Tests for irreversible loss of brain stem function
Brain death is a clinical diagnosis of irreversible cessation of all cerebral and brain stem function due to a major intracerebral catastrophe (trauma, anoxia, mass lesion, infection, hemorrhage, etc.).
Complete loss of brain stem function begins with apneic coma. On examination, all brain stem reflexes (corneal, pupillary, gag, ciliospinal) are absent. The pupils are midposition or large and fixed. Oculocephalic and oculovestibular reflexes are absent.
Muscle tone is flaccid, with no spontaneous facial movement and no motor response to noxious stimuli.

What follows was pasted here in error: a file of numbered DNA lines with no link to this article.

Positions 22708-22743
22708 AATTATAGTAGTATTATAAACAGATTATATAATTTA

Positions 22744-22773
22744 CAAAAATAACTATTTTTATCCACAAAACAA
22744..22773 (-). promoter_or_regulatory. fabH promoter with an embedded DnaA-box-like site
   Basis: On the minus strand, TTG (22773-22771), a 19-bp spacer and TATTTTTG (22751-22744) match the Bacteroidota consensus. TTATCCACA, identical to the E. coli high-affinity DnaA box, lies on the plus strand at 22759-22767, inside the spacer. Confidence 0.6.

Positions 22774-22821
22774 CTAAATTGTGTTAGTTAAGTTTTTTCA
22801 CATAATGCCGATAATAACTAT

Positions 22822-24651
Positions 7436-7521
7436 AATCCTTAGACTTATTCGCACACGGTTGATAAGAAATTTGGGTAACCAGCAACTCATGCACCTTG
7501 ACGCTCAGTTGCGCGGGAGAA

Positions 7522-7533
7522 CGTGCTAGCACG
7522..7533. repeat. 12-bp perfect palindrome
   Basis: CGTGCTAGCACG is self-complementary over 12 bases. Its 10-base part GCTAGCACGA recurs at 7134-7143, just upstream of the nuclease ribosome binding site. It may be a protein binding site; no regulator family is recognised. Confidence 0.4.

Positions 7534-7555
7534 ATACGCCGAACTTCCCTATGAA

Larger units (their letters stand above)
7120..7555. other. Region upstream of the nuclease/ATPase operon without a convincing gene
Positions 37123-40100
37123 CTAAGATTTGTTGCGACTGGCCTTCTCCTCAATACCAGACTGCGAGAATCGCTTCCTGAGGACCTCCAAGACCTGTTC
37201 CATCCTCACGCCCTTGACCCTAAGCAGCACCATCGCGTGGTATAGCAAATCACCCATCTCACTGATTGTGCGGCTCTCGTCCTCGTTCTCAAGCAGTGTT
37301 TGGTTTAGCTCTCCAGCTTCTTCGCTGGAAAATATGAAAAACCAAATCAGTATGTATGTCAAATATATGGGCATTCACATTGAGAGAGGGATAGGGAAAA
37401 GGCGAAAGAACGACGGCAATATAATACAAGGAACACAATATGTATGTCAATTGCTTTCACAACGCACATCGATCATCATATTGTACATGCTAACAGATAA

This condition should be present for 6 to 24 hours in adults.
Metabolic causes (hypothermia, hypotension) and drug effects (neuromuscular blockers, sedative drugs) need to be ruled out.
Many local institutions have developed their own, slightly modified criteria for brain death.